LARAMIE – Keyon Blankenbaker doesn’t look like a guy who is going to violently drop you on your backside at the point of attack.

He is low-key, comical and has an engaging smile.

Wyoming’s nickel back is also small in stature. The Chicago
native is just 5 foot, 10 inches and weighs around 175 pounds.

In this case, big things come in small packages – including personality.

“All of this running back and forth takes a lot of energy,”
Blankenbaker said. “Luckily for them, I have lots of energy.”

Blankenbaker already has 18 tackles this season out of the secondary, including 11 of the solo variety. He also has seven pass breakups. Three of those came in week three against Idaho.

In 2018, Blankenbaker finished with 29 tackles and three pass breakups.

For those who don’t know what a nickel back’s job is,
Blankenbaker laid it out. He is like a hybrid between a safety and a
linebacker. His responsibility on most plays is the slot receiver. Others, it’s
following the running back out of the backfield. He even tangles with tight
ends.

Blankenbaker can even move to the outside and play the
corner position. That’s where he spent his redshirt freshman season in 2018.

“I like to play physical and fly to the ball,” Blankenbaker
said. “That’s why they moved me to nickel in the first place. They wanted me to
be aggressive and I showed them I could be.”

Jake Dickert, Wyoming’s first-year defensive coordinator, couldn’t agree more.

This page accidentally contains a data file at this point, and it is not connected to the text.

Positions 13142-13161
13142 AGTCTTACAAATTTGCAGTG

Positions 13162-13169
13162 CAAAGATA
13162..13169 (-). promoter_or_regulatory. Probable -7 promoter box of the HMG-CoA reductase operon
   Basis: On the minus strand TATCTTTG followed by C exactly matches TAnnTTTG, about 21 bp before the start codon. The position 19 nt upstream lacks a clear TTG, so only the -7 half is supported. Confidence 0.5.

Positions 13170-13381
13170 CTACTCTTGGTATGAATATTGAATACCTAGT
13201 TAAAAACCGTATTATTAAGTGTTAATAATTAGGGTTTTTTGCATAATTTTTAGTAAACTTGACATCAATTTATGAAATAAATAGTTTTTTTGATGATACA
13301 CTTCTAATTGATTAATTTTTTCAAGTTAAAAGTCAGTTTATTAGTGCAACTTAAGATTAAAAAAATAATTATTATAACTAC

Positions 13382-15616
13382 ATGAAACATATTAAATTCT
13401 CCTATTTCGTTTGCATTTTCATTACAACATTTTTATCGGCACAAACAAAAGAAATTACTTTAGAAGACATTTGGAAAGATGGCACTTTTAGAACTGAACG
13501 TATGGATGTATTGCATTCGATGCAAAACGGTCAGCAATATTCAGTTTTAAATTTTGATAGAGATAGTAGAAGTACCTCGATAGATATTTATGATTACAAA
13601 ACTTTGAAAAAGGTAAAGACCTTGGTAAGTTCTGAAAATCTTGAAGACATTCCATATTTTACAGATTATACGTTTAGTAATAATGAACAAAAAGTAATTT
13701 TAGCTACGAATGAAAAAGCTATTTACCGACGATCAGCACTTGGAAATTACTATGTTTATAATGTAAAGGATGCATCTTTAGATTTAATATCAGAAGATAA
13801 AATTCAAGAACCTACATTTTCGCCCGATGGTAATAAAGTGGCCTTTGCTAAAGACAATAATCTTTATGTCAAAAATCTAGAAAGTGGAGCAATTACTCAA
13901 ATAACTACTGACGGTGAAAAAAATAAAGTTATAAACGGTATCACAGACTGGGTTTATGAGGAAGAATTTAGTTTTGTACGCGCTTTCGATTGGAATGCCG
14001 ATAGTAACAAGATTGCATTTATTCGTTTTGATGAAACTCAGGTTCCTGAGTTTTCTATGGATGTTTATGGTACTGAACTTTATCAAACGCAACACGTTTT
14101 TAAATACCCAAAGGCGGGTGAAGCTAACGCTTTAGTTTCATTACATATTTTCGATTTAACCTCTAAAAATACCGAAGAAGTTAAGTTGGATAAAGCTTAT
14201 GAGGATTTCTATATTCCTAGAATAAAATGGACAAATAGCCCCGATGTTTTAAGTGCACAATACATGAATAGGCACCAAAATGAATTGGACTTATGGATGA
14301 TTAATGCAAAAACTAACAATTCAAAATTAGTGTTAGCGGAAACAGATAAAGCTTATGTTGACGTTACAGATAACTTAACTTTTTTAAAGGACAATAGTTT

“He’s been one of those guys, since the moment he got here,
was a physical dude,” Dickert said. “He can play the corner position, but he
will also come up and hit you. That’s not always a corner’s cup of tea, right? We
moved him inside and it has really been a natural fit for him.”

What hasn’t always been a natural fit for Blankenbaker – Laramie.

Coming from the western suburbs of Chicago, the nation’s
third largest city, he said moving to Wyoming was a bit of an adjustment.

“It’s a huge,” he said with a smile. “I’m good at adjusting because
of my personality. I’m really just focused on school and football though.”

Teammate Xazavian Valladay helped the transition. He is also from the Windy City. So did Jahmari Moore and Jared Scott, Blankenbaker’s former high school teammate who is now at Prairie View A&M.

Mike Green, who is also no longer with the program, really calmed some nerves back in 2017.

“That is my cousin,” Blankenbaker laughed. “I found that out
after I committed.”

Blankenbaker didn’t hesitate when asked who he models his game – and hairstyle – after. That’s Tyrann Mathieu of the Kansas City Chiefs.

He plays nickel and safety. He lays the lumber. He has fun
doing it.

Sound familiar?

Blankenbaker is not oblivious to the obvious. Yes, he knows
the Cowboys secondary has not lived up to the billing yet this season. Yes, he
knows the numbers aren’t pretty.

No, he said, these first four weeks are not indicative of
what this group can do.

“We built a lot of chemistry and it feels like we are
playing together,” he said. “I like that about our defense. I have no clue what
has been wrong, but we will step it up throughout the season. I’m not concerned
at all, and I don’t think anyone else is.

“What matters is the finish, not the start.”

Ranking 126th in the nation out of 130 FBS teams
in pass defense can’t be placed on one person. Certainly not Blankenbaker.
Dickert said he has been more impressed with him in each outing.

“His experience grows each week,” Dickert said. “The more we
can get him understanding the focus and preparation that he needs to continue;
we will see great results out of him.”